FWC Proposes Blue Crab Trap Changes To Protect Diamondback Terrapins
Diamondback Terrapins are edging their way toward the endangered species list. Some of the reasons include the creatures getting run over, sea-level rise, and habitat loss.
The International Union for Conservation of Nature lists the turtle as vulnerable to extinction due to its declining population. Michael Sole is a Florida Fish and Wildlife Conservation Commission (FWC) member. He says the state needs to step in.
“Candidly, it is essential that we take action to ensure that the Diamondback Terrapin is not listed as a threatened or endangered species,” Sole says.
The FWC says one way to help could be changing the rules about allowable crab traps. Experts say if turtles are lured into certain traps, they can get stuck and drown.
The commission is considering a change to require traps that have a smaller opening or make it harder for the turtles to get in.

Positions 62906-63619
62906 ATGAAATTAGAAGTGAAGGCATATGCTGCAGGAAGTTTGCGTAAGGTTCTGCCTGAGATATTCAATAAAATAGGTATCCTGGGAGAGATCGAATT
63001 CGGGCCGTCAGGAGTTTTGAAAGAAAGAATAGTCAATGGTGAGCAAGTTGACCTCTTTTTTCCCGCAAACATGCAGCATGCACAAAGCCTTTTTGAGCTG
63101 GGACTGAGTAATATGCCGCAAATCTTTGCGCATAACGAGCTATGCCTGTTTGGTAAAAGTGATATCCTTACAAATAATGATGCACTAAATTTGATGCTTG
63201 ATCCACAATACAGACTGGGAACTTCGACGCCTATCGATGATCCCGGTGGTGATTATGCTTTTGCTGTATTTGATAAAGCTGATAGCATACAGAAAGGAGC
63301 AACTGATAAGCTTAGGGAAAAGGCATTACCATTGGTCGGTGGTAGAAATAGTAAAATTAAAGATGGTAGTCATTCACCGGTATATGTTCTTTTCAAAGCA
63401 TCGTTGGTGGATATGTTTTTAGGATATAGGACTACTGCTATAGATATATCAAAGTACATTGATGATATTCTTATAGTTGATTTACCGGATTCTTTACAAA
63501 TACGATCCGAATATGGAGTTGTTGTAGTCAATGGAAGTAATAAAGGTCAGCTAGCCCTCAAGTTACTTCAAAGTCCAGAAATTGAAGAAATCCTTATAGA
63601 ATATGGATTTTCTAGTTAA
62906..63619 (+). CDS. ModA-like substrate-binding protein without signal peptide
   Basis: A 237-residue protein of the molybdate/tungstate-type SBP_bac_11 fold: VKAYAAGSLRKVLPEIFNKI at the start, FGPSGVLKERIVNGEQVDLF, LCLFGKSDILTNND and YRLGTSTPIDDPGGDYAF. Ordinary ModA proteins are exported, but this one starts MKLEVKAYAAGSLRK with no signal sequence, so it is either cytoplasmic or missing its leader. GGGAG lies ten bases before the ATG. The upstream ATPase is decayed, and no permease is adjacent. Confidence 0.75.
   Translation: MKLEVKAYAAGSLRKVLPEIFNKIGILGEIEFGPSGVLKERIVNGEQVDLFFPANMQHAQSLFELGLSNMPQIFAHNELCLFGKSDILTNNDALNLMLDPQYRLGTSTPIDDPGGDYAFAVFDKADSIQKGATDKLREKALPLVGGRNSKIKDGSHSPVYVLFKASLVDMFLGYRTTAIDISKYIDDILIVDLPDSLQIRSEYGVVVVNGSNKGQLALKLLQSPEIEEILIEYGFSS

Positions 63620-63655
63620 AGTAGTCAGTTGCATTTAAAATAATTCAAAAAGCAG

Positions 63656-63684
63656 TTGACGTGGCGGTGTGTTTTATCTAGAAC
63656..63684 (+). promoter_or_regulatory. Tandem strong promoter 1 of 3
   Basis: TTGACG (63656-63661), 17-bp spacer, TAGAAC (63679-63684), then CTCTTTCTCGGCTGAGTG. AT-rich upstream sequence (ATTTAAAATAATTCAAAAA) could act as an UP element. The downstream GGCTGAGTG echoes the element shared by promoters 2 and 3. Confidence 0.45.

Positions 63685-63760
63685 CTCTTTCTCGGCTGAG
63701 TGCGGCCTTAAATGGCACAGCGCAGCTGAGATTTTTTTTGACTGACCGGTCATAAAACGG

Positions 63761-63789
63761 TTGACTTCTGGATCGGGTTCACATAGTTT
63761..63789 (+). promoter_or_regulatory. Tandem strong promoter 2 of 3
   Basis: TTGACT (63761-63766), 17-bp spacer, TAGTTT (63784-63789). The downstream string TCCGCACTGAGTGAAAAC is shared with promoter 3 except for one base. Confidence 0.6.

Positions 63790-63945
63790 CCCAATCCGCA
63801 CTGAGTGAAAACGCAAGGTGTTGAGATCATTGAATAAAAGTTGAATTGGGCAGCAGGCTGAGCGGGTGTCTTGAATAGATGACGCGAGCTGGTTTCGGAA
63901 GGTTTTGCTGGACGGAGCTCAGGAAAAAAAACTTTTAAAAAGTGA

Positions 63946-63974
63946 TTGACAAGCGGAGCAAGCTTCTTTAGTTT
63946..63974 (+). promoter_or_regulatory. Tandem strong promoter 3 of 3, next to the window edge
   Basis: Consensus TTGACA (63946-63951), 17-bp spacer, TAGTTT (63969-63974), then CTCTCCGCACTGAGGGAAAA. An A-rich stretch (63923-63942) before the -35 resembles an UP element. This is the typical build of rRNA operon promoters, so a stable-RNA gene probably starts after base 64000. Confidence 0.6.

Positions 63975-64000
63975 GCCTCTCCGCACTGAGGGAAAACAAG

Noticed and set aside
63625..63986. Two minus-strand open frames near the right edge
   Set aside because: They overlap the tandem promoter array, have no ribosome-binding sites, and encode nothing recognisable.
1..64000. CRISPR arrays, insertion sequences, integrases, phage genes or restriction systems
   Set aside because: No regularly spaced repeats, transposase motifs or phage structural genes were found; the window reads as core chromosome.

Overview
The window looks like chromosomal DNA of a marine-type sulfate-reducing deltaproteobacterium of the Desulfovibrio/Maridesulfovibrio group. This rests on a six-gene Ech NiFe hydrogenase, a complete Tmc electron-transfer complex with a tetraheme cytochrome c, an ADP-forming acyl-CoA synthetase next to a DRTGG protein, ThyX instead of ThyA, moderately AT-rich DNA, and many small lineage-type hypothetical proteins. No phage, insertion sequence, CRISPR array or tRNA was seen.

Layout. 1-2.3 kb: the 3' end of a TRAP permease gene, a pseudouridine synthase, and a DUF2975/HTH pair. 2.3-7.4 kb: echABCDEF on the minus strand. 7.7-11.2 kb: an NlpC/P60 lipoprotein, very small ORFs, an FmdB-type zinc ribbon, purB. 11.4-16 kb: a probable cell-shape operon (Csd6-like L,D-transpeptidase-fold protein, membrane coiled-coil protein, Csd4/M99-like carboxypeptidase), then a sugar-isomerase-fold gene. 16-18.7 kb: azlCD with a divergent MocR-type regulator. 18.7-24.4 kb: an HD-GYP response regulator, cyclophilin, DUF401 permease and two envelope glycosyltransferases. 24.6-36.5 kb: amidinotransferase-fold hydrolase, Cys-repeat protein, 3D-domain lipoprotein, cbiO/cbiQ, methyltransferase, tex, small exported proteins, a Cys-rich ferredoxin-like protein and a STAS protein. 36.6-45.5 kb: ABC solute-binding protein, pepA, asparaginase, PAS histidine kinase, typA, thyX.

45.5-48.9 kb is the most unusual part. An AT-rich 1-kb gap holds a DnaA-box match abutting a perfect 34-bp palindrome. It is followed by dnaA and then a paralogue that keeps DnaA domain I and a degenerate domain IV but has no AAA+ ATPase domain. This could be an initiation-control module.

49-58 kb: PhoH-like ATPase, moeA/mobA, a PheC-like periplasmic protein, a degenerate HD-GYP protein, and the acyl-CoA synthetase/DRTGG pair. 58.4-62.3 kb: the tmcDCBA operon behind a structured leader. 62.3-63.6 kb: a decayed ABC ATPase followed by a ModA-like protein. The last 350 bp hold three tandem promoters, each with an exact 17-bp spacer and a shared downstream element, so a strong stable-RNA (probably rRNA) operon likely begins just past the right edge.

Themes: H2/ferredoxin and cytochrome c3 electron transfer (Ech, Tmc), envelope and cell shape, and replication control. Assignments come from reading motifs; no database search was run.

But the proposal is facing pushback from blue crab fishers who say buying new traps would strain their businesses.
"It’s really going to hurt the industry and may make it not worth doing," Jason Rudd from Crystal River says.
He called into a public comments section of an FWC meeting to give testimony about the proposal. Annie Sully also weighed in. Sully says she’s from Key Largo and has been a commercial blue crabber for more than 25 years.
“We’re kind of being singled out as the blue crabbers are the ones who are the cause and the problem for the mortalities of these turtles. We’ve been crabbing for over 25 years, my husband and I and all over the state of Florida. And we’ve encountered one turtle in 25 years. So, we’re not seeing them. We’re not the problem,” Sully says.
FWC’s proposal would also ban taking Diamondback Terrapins from the wild to keep as pets. Already, people are limited to keeping two Diamondback Terrapins at a time, and selling wild terrapins and taking eggs from the wild is banned.
Under the potential change, residents would need to get a permit to keep their current turtles as pets.
The FWC’s proposal has gotten the green light for moving forward but hasn't yet been approved. A final public hearing is slated for May 2021.
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